Plasticity and geophysical flows: A review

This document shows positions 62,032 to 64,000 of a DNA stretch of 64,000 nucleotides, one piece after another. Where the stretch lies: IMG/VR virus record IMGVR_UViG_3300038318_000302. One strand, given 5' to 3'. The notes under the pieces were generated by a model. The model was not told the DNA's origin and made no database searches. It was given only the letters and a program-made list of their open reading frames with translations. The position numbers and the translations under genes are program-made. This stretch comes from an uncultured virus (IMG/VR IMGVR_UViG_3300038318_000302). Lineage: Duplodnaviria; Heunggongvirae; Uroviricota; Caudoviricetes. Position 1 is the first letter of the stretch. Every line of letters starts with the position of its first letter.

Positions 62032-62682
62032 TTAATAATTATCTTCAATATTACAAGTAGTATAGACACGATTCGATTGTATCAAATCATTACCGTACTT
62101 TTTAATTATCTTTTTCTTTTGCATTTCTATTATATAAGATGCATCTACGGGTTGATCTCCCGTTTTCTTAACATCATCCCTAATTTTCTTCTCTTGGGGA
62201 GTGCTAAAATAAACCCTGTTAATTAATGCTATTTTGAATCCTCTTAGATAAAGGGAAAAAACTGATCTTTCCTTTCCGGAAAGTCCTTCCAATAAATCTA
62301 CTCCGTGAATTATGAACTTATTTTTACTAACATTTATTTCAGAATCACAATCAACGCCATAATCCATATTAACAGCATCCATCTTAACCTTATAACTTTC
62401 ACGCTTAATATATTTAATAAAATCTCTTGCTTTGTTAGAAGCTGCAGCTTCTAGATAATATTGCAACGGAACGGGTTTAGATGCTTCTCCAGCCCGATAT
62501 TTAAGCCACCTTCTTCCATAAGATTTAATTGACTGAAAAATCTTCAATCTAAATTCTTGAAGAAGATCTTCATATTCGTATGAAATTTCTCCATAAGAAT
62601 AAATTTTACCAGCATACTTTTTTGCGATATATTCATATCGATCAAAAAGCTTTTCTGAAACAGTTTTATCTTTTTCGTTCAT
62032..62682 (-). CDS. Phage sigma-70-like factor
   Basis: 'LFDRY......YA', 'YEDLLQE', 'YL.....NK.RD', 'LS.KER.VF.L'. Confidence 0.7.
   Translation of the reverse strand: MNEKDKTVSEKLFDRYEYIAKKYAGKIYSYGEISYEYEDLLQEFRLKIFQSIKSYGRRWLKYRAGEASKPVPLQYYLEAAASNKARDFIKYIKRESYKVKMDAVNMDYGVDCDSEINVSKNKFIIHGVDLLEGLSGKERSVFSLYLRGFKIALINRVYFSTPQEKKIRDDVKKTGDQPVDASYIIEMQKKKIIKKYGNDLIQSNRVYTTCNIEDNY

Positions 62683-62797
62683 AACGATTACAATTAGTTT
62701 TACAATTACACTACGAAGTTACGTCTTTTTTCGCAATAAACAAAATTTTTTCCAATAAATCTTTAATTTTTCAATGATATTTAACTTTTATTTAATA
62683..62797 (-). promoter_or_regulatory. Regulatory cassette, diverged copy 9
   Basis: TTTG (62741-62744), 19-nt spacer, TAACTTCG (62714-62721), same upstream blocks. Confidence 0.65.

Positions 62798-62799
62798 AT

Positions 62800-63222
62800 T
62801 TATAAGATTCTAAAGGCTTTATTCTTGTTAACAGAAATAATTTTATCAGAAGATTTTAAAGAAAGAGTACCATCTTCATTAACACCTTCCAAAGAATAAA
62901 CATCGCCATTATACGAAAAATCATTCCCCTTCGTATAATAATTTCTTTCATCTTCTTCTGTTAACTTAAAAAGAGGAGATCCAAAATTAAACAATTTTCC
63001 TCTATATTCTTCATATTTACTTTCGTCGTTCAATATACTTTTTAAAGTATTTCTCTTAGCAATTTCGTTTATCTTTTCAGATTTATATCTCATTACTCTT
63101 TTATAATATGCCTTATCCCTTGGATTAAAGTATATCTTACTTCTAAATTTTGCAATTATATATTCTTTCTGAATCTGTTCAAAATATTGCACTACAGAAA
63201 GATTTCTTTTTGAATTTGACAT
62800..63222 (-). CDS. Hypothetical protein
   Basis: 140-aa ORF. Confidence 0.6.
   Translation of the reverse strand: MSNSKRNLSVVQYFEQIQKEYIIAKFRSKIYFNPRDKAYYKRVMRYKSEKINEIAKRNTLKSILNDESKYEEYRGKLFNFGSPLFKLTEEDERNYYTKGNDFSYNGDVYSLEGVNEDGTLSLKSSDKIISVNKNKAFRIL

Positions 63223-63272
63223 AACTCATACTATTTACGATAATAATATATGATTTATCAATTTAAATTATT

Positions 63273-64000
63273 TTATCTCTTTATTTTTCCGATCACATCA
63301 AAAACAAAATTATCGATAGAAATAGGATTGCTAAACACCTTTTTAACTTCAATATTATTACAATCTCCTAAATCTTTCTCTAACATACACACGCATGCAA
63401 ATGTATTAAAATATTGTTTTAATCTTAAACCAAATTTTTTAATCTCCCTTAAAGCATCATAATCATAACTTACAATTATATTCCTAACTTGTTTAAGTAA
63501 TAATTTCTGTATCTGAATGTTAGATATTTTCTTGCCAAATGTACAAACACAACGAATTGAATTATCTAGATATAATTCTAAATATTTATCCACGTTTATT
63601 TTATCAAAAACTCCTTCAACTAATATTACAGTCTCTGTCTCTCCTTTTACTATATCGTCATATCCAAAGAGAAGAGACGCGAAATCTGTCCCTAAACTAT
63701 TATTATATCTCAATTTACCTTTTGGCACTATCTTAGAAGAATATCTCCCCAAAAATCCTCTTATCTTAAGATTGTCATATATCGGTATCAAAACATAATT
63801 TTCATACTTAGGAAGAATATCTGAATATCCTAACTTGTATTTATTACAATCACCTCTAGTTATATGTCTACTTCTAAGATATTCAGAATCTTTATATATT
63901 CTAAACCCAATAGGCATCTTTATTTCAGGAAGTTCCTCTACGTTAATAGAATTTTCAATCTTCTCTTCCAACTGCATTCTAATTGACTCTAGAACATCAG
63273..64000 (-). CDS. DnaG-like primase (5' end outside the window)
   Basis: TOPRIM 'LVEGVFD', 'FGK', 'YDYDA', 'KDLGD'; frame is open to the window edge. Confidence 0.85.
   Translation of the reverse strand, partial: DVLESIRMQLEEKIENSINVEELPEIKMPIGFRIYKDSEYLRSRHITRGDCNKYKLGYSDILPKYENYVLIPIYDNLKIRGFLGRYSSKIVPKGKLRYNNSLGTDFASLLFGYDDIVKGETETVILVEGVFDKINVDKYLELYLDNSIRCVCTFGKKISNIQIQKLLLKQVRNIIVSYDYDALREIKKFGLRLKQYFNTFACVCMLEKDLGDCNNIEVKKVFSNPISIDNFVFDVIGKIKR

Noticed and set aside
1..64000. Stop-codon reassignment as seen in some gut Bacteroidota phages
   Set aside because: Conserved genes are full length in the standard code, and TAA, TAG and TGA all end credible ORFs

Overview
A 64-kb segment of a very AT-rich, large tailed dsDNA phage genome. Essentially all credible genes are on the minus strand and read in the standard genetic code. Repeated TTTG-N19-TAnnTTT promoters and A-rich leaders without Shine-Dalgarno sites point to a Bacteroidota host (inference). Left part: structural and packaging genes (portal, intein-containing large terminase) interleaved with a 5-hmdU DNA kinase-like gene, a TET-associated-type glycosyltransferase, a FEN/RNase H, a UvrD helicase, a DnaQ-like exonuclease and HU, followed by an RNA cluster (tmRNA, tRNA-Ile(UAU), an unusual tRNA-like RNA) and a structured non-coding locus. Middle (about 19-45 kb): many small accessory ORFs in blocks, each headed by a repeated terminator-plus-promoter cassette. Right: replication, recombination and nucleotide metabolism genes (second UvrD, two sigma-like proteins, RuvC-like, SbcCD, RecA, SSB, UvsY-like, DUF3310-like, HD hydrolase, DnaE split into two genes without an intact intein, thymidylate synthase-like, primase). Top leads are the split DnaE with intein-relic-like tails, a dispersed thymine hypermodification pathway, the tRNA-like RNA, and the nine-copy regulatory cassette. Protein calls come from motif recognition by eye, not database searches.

The objective of this review is to examine how the concept of plasticity is used in geophysical fluid dynamics. Rapid mass movements such as snow avalanches or debris flows involve slurries of solid particles (ice, boulder, clay, etc.) within an interstitial fluid (air, water). The bulk behavior of these materials has often been modeled as plastic materials, i.e., a plastic material yields and starts to flow once its stress state has significantly departed from equilibrium. Two plastic theories are of common use in fluid dynamics: Coulomb plasticity and viscoplasticity. These theories have little in common, since ideal Coulomb materials are two-phase materials for which pore pressure and friction play the key role in the bulk dynamics, whereas viscoplastic materials (e.g., Bingham fluids) typically behave as single-phase fluids on the macroscopic scale and exhibit a viscous behavior after yielding. Determining the rheological behavior of geophysical materials remains difficult because they encompass coarse, irregular particles over a very wide range of size. Consequently, the true nature of plastic behavior for geophysical flows is still vigorously debated. In this review, we first set out the continuum-mechanics principles used for describing plastic behavior. The notion of yield surface rather than yield stress is emphasized in order to better understand how tensorial constitutive equations can be derived from experimental data. The notion of single-phase or two-phase behaviors on the macroscopic scale is then examined using a microstructural analysis on idealized suspensions of spheres within a Newtonian fluid; for these suspensions, the single-phase approximation is valid only at very high or low Stokes numbers. Within this framework, the bulk stress tensor can also be constructed, which makes it possible to give a physical interpretation to yield stress. Most of the time, depending on the bulk properties (especially, particle size) and flow features, bulk behavior is either Coulomb-like or viscoplastic in simple-shear experiments. The consequences of the rheological properties on the flow features are also examined. Some remarkable properties of the governing equations describing thin layers flowing down inclined surfaces are discussed. Finally, the question of parameter fitting is tackled: since rheological properties cannot be measured directly in most cases, they must be evaluated from field data. As an example, we show that the Coulomb model successfully captures the main traits of avalanche motion, but statistical analysis demonstrates that the probability distribution of the friction coefficient is not universal.